By Andrew Benson
Juan Pablo Montoya's decision to quit Formula One for the US Nascar stock-car series is a terrible shame - for both the driver and F1.
Montoya brought rare charisma and flair to Formula One
The 30-year-old Colombian may not have had the best of seasons with McLaren this year, but his departure will leave a void in the sport.
It is difficult to know the real reasons for Montoya's decision, but it smacks a little of impetuousness.
His options in F1 for next season were limited, and he appears to have decided that rather than face an undignified search for a drive in a middling team, he would go off and race somewhere he was appreciated instead.
But it is the impulsiveness in Montoya's character that makes him such an inspiring, appealing and dynamic racing driver and personality - and that is what will be so badly missed.
His incredible skills at overtaking - to which he brings an improvisation, bravery, deftness and flair that has arguably never been seen before - are inseparable from his mercurial character.
It is easy to forget that until Montoya's arrival in the sport in 2001, overtaking in modern F1 was considered so difficult as to be almost impossible.
That is still the case, but Montoya has been able to transcend the limits imposed on drivers by complex aerodynamics and shorter braking distances and pull off passing moves that can only be described as breathtaking.
Montoya's skills attracted fans from across the world
The fact that no-one else has been able to emulate him merely underlines his astonishing ability - he will probably be remembered as the best overtaker in F1's history.
On a personal level, he is also a breath of fresh air - chatty and outspoken where many drivers are monosyllabic and conformist; charismatic when many are uninspiring.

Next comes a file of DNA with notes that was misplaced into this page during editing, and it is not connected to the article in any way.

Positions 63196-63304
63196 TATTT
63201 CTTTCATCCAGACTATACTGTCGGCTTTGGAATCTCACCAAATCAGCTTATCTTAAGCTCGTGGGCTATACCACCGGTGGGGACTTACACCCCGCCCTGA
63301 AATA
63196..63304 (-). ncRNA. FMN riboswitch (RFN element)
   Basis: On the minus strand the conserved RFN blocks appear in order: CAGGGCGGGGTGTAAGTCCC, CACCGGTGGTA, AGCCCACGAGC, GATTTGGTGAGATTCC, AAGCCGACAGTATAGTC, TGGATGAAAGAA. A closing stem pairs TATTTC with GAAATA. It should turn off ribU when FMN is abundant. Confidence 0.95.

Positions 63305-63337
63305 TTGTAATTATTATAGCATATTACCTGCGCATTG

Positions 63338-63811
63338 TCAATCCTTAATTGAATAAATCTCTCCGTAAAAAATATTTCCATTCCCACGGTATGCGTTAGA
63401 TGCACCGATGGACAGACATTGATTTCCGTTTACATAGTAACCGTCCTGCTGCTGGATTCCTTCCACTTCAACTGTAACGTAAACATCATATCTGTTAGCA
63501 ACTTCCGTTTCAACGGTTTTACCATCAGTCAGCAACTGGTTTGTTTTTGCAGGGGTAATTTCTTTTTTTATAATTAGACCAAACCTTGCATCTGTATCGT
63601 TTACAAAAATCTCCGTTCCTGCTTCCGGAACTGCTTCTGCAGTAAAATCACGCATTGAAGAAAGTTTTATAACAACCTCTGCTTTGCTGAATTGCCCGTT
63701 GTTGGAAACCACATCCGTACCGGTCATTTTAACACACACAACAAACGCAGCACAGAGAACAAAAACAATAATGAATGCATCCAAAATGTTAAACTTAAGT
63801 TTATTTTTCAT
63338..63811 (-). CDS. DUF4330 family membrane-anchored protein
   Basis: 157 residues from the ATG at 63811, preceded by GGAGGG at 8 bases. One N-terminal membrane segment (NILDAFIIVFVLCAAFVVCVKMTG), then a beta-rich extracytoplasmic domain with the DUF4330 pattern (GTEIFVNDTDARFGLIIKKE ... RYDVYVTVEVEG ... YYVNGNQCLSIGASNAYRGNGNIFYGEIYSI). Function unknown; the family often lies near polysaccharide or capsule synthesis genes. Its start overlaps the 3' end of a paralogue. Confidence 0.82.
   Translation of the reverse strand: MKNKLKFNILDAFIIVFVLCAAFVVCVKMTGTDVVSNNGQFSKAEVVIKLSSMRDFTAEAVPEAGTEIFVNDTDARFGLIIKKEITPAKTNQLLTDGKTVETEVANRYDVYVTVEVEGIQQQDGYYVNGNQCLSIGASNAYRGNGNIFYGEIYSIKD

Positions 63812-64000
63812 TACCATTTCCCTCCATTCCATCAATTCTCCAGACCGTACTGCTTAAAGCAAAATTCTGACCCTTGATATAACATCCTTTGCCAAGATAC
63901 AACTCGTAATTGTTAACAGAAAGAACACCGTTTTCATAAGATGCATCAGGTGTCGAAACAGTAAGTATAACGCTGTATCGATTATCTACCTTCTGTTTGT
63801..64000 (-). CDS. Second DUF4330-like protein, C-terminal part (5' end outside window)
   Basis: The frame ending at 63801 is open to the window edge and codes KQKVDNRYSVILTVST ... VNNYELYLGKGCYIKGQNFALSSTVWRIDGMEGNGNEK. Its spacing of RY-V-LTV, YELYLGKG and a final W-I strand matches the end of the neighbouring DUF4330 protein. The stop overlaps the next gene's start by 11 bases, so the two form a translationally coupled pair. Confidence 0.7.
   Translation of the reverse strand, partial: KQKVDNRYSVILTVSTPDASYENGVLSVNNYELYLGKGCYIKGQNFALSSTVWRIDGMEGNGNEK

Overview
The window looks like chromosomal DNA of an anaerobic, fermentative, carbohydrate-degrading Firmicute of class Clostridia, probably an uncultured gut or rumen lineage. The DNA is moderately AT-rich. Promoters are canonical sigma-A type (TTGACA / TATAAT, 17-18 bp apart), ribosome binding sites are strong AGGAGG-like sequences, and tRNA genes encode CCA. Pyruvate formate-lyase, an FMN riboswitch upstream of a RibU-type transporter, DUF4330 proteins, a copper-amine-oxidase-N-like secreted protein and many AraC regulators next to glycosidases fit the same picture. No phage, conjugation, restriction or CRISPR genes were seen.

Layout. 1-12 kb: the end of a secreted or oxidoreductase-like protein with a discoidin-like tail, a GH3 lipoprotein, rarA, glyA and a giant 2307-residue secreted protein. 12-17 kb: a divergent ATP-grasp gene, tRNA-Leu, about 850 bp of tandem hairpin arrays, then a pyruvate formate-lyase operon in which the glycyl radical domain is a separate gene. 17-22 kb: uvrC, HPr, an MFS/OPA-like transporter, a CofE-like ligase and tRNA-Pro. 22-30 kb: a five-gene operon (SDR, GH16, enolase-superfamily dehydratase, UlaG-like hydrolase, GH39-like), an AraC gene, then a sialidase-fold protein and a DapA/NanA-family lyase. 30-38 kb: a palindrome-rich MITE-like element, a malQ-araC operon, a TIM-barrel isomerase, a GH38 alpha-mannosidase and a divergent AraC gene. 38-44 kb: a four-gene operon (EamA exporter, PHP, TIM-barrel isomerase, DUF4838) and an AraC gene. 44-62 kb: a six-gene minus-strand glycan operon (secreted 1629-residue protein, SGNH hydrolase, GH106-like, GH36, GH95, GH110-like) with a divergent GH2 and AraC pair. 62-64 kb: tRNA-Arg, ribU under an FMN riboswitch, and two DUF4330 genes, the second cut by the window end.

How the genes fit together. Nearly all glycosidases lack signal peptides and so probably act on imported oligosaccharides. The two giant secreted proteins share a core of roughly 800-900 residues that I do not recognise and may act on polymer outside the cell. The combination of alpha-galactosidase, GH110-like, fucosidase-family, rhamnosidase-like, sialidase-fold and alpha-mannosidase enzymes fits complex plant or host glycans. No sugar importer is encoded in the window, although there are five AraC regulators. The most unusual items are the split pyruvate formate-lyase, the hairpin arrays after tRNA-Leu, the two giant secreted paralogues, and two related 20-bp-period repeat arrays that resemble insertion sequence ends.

For all the awesome genius of Fernando Alonso and Michael Schumacher, F1 needs this kind of maverick for the sake of its public appeal.
But Montoya's mercurial nature also carries over into the cockpit, and this is where it has all gone wrong for him in F1.
On his day, there is no doubt that he is at least a match for anyone on the grid, as he has shown on numerous occasions during his seven Grands Prix victories and with his amazing passing moves.
But just as the most inspirational footballers cannot produce their best form in every game, so Montoya, too, has his off days - too many for one of his ability, some would argue.
So, while in the second half of last season Montoya overshadowed his McLaren team-mate Kimi Raikkonen, this year has not been so good.
Montoya made too many mistakes for a driver of his ability
There are reasons for this: he struggles badly with a car that lacks front-end grip, exactly the problem that has afflicted this year's McLaren.
This often happens with Montoya - if the car is to his liking, he is sensational; if not, he can fade into the background.
He is far from unique in this but what has harmed him more is that his propensity for making mistakes, which was always there, has not reduced as he has grown more experienced.
At a time when the F1 points system has led to consistency being prized above all, perhaps this is why Montoya was struggling to find a top drive for 2007.
With Michael Schumacher still not clearing up whether he will retire, the F1 driver market is stalled.
McLaren, having already signed Alonso, were in no hurry to say who they wanted to partner him.
With Raikkonen believed to be moving to Ferrari, Renault and Red Bull apparently showing little interest, and Honda and Toyota ready to stick with their current drivers, Montoya was facing a big step down in 2007.
And yet on an objective level it seems astonishing that no decent team could find a place for a man who most would class as among the leading five drivers in the world.
Montoya made his reputation with a series of superb overtaking moves
Tired of waiting for the teams to sort themselves out, Montoya decided to jump first and take his undoubted talent and colourful personality to Nascar, where they will be appreciated.
As a winner of the prestigious Indy 500 and the Champ Car title, Montoya is already highly regarded in America.
Nascar is hugely popular in the US, where Montoya already has a home in Miami, and it contains some great drivers.
But its staged close finishes and overwhelmingly showbiz approach seem somewhat beneath a driver of Montoya's ability.
Doubtless he is being handsomely rewarded for his switch, but it would be surprising if, deep down, Montoya did not share that view.
He will leave F1 with a whiff of unrealised potential, his reputation diminished by the way his career there has ended.
But that works both ways. F1's inability to find room for his idiosyncratic, yet unmistakable, brilliance makes it poorer, too.